Dólar Blue
April 23, 2015 10:14 AM   Subscribe

Inside Argentina's Blue Dollar Market.

For years, Argentines have been stockpiling US dollars as a more secure currency (and far safer investment) than their own volatile peso.
"So it seems safe to say that today Argentines hold probably well more than $50 billion [USD], and well more than one in every 15 dollars. (This is why the government of Cristina Kirchner is so furiously digging at the country’s undeclared wealth. Not to bring home what Argentines hold abroad, but to uncover some of those dollars Argentines have—literally—at home.)"
Argentina has stringent monitoring and controls regarding the exchange of pesos for foreign currencies, including the US dollar. Since they limit how many dollars anyone within the country may obtain, an informal black market: the dólar blue or "Blue Dollar," has developed, where people can exchange pesos for dollars at an unofficial, better rate.

In the last year, tourists to Argentina have been encouraged to bring hard cash with them to take advantage of the black market. Even though the trade is illegal in Argentina, exchange rates are published in newspapers and on websites like dolarblue.com.
posted by zarq (7 comments total) 13 users marked this as a favorite
I could swear we (i.e. my Dad) did something similar with US dollars in Israel when we visited in the 1970s. I was pretty young though, so I could be mis-remembering.
posted by benito.strauss at 10:18 AM on April 23, 2015

Such a weird tone in the article. The question of how the rate is determined is clearly answered by market forces, but the author spends much of the article making this sound like some strange, shadowy mystery.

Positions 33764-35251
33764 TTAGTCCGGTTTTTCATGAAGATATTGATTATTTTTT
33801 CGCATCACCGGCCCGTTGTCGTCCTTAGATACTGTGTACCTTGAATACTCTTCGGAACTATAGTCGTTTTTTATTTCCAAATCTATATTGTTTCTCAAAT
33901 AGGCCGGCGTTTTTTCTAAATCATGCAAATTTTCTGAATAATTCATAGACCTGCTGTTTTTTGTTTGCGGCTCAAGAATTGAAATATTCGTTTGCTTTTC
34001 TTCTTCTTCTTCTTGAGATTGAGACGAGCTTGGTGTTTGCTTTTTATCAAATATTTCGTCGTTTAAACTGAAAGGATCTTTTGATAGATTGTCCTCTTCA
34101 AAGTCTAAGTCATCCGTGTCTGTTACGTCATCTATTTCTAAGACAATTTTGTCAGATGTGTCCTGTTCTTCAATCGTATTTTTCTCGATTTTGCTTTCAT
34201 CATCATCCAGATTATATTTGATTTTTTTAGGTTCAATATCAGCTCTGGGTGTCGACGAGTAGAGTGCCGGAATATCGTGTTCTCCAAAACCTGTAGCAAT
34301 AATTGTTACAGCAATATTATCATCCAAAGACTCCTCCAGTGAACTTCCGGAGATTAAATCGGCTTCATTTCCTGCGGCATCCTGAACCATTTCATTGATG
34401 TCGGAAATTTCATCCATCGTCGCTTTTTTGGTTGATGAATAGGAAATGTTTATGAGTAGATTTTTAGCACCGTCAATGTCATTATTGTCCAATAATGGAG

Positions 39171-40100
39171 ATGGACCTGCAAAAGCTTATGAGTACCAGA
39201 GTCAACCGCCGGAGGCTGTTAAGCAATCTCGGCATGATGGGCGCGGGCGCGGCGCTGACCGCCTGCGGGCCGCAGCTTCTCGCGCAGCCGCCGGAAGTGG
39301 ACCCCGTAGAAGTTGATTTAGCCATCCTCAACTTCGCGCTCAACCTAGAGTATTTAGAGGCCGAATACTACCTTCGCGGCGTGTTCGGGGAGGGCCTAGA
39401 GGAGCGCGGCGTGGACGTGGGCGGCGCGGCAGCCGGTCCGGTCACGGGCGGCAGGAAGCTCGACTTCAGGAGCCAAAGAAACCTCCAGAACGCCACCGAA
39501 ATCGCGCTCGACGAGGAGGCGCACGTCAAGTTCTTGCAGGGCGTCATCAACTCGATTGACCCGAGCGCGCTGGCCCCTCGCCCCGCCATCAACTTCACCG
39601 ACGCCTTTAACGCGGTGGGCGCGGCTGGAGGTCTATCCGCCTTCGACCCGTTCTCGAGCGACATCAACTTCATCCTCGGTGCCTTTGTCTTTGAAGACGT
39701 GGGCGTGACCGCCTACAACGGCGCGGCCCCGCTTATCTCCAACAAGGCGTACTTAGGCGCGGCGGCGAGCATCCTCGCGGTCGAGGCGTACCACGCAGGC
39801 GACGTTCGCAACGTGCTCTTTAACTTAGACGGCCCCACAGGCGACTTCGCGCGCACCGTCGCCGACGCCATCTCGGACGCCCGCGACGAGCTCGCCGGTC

Of course, black markets for currency exchange have been around for ages and pop up any time there are currency controls.
posted by ssg at 10:33 AM on April 23, 2015

Like Israel in the early 80's.
posted by ocschwar at 10:52 AM on April 23, 2015

Like Russia during the cold war, too. The official exchange rate sucked, could only be used to get a strange type of tourist currency that could only be used in certain stores and restaurants, and everyone who was actually looking to buy stuff would find many entrepreneurs in alleyways and cabs who had a much better exchange rate for real rubles.
posted by Blackanvil at 10:56 AM on April 23, 2015

This is why 80% of US dollars in circulation are $100 bills. The resulting seigniorage is quite profitable for the US treasury.
posted by Bee'sWing at 11:44 AM on April 23, 2015

The question of how the rate is determined is clearly answered by market forces

Howso? "Market forces" is an opaque term here--you have no idea if some entity is co-ordinating the rate and responses to it, which would likely be a criminal organization. This could be, in part, a massive money laundering operation. It seems implausible that all these money exchangers are independent entities.
posted by fatbird at 12:08 PM on April 23, 2015

I knew a guy who claimed he got into black market currency exchange while a US State Department employee in the 1980s. He said he was standing around in an ill-lit parking garage with a suitcase full of thousands of dollars in cash and realized he was going to get robbed if he kept at it.
posted by BrotherCaine at 1:03 PM on April 23, 2015

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